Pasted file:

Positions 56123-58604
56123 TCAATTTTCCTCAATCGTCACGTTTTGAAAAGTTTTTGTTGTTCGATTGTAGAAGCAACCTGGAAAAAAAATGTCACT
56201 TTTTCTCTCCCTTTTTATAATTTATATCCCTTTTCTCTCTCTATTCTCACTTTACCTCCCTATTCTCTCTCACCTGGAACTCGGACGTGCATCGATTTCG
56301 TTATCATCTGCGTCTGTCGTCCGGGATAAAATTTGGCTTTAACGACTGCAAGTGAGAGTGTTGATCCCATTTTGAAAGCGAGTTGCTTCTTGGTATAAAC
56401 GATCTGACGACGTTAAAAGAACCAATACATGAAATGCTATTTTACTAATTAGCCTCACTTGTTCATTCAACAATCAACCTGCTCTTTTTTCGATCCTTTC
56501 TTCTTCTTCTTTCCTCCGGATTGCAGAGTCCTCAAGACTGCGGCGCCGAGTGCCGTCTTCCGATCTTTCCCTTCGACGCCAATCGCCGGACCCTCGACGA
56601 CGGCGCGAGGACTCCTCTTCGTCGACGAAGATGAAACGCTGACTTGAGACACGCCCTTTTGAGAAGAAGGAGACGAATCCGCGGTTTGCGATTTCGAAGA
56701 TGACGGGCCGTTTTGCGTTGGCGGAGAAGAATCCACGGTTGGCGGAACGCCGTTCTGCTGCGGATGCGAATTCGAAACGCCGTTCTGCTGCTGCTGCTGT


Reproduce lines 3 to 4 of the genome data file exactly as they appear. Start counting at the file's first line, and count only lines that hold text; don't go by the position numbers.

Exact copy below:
56201 TTTTCTCTCCCTTTTTATAATTTATATCCCTTTTCTCTCTCTATTCTCACTTTACCTCCCTATTCTCTCTCACCTGGAACTCGGACGTGCATCGATTTCG
56301 TTATCATCTGCGTCTGTCGTCCGGGATAAAATTTGGCTTTAACGACTGCAAGTGAGAGTGTTGATCCCATTTTGAAAGCGAGTTGCTTCTTGGTATAAAC